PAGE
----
Bargain hunters! Are you looking for a few hints and tips for getting the best deal when buying a property? In a buyer’s market, the key to getting a good deal is knowing just how much you can get away with…
Start by asking questions. Can the price be reduced? Can you try to negotiate some repair costs? Can you find homes where the seller is desperate to sell? Can you get more inclusions? Employing one or more of the following tactics might make all the difference in how much you pay for your next home.
1. Watch the dates. Try to find out how long a home has been on the market.
Newly listed homes are just starting out. Owners are usually less willing to negotiate price at the start of their selling journey. They may be anticipating buyers clamoring over one another with multiple offers.
If you’re looking to get a better deal, it’s probably best to steer clear of newly listed homes, unless they have banners shouting “Must See” “Vendor Renovated” or “Let’s Deal”. Instead, begin by touring homes that have been on the market for 60 days or more. These sellers are more likely to consider lower offers. They may not accept your offer, but it’s a great starting point for negotiating a final price for less than the original ‘ask’.
2. Watch the prices.
Has the asking price on a particular home been reduced? Has it been reduced more than once? Have more features been added?
Go view these homes and ask questions. Find out if they are owned by ‘motivated’ sellers. Most homebuyers want to offer less than the asking price. It’s human nature. We’re all looking for a deal! However, lowball offers may not be received well by sellers who have just listed their home and feel that their asking price is already more than fair. Less motivated sellers will want to ride the market for a while, hoping to sell only when someone comes along with an offer that matches their asking price.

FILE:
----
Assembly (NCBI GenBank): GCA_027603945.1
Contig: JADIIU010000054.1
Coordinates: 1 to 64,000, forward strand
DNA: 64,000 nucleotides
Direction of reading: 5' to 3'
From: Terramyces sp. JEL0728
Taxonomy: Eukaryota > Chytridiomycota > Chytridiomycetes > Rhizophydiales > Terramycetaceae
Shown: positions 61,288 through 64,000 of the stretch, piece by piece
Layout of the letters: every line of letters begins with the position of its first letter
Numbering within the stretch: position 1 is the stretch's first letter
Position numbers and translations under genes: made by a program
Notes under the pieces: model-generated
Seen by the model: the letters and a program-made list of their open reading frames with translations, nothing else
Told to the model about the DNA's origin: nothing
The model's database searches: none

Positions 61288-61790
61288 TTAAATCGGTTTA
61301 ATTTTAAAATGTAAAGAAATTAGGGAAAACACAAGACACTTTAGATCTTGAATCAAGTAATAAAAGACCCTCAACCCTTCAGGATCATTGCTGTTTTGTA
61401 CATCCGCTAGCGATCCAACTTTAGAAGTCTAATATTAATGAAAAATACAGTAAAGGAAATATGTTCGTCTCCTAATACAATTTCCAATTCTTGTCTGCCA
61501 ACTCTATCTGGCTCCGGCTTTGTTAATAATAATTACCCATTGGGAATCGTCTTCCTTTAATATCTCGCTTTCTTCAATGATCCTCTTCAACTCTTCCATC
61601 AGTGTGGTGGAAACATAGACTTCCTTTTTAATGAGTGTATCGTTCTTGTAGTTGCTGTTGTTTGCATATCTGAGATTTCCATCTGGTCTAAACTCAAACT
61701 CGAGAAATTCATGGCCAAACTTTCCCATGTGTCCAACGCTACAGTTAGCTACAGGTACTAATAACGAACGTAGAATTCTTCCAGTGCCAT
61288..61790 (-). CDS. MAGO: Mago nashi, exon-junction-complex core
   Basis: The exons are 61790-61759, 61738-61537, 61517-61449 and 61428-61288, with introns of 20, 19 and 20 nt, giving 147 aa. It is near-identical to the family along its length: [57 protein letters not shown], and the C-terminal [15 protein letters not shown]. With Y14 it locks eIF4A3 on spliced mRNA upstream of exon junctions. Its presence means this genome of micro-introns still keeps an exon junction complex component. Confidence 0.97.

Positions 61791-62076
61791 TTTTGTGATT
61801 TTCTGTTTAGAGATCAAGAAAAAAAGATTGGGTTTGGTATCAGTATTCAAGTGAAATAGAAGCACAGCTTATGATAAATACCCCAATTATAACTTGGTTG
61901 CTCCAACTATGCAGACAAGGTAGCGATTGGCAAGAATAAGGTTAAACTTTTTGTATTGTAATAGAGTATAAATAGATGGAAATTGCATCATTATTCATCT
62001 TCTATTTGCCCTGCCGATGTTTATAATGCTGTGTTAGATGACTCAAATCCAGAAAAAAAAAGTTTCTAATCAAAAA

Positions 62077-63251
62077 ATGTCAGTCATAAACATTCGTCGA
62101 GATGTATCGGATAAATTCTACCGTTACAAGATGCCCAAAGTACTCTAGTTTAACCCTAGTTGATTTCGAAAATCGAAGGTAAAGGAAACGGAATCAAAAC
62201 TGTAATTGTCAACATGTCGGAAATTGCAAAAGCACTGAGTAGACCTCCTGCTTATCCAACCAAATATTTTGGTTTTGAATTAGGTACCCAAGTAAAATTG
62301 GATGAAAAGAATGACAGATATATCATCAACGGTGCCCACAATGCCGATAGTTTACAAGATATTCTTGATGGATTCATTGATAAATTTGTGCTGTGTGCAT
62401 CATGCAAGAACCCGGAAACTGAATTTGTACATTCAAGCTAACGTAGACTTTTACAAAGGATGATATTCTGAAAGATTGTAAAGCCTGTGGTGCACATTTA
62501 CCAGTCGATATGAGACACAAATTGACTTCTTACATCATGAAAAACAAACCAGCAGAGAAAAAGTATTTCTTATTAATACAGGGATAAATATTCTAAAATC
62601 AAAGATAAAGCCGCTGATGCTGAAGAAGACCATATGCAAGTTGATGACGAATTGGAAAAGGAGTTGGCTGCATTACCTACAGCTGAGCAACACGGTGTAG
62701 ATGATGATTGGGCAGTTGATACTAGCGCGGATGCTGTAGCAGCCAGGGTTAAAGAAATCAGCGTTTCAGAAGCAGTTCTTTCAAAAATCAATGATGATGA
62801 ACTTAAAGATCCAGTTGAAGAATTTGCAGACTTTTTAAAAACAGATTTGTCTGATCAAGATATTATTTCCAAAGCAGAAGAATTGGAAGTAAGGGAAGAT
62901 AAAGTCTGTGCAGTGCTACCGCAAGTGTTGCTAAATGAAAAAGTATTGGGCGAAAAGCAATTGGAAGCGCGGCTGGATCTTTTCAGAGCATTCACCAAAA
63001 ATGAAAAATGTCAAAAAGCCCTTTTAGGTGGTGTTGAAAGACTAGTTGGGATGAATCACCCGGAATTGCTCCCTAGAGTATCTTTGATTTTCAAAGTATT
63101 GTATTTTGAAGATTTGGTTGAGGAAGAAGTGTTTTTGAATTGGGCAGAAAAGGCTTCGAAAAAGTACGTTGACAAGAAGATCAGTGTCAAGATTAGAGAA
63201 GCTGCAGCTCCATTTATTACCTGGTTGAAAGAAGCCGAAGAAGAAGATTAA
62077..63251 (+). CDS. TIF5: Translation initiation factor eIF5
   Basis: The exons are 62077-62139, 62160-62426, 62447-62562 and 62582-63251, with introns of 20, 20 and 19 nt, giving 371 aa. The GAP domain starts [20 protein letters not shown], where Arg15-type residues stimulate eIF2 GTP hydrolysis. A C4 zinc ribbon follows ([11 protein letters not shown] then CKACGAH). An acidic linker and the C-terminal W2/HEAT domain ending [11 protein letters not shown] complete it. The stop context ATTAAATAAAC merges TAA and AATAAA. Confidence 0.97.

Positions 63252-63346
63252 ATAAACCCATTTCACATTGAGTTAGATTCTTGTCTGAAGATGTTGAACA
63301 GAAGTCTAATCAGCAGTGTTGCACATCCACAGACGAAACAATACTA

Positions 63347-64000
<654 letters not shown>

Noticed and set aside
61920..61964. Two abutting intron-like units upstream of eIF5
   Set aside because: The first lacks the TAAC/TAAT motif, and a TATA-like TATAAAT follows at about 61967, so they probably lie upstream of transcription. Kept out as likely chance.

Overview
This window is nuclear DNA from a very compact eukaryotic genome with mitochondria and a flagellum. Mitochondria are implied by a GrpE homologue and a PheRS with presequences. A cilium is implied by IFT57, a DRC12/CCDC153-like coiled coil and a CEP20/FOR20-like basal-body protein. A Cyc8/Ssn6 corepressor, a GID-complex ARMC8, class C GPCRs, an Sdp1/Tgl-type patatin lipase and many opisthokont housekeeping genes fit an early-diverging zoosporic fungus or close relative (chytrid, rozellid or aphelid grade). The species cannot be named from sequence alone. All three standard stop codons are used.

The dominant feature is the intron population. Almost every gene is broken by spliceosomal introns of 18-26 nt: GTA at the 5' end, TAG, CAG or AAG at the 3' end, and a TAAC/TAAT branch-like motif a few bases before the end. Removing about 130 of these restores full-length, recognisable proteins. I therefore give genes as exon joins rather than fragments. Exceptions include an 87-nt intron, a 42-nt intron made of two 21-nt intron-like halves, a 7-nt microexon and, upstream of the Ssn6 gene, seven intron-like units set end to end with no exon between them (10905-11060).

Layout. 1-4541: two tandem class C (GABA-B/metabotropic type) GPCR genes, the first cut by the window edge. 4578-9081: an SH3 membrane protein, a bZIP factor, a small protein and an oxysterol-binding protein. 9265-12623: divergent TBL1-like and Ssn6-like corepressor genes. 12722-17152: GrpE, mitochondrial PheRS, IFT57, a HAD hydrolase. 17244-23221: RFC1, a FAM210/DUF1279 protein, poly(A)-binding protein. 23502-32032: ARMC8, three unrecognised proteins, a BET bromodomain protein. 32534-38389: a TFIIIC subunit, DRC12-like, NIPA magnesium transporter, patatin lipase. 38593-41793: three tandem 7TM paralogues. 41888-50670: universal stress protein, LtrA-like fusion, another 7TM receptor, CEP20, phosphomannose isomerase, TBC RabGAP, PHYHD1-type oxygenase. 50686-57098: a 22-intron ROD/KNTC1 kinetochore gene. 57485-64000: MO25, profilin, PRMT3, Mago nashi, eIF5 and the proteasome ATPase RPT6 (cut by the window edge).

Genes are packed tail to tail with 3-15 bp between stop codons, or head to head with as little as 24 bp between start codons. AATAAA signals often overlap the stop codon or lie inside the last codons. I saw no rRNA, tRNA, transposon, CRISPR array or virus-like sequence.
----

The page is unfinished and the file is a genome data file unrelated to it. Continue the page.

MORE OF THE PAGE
You should also prioritize homes that are advertising price deductions. Talk to the sellers and find out what their motivation is for selling. If they are being transferred for work, or trying to move before school starts again, or are otherwise pressed for time, there may be a deal to be made.
3. Encourage the sale with a ‘timed’ offer.
If you write an offer to purchase, make sure you give the sellers a very short time to accept the offer (24 hours or less). This way, they will have little time to reconsider or change their mind. If you give the sellers too much time to accept your offer, it also allows more time for other buyers to submit their offers, which could be exactly what the sellers want. Act quickly!
And finally, if you’re going to make the deal, get the sellers’ signatures ASAP! Once the offer is signed, the decision effectively becomes final.
4. Get a home inspection.
Unless you are an expert handyman, you should always get an inspection. However, what if the home inspection comes back with repairs or hidden costs that neither party knew about?
According to contract law, unacceptable repairs are a way for buyers to remove themselves from the sale contract. You may consider this if you don’t want to, or simply cannot deal, with repairs or renovations right away.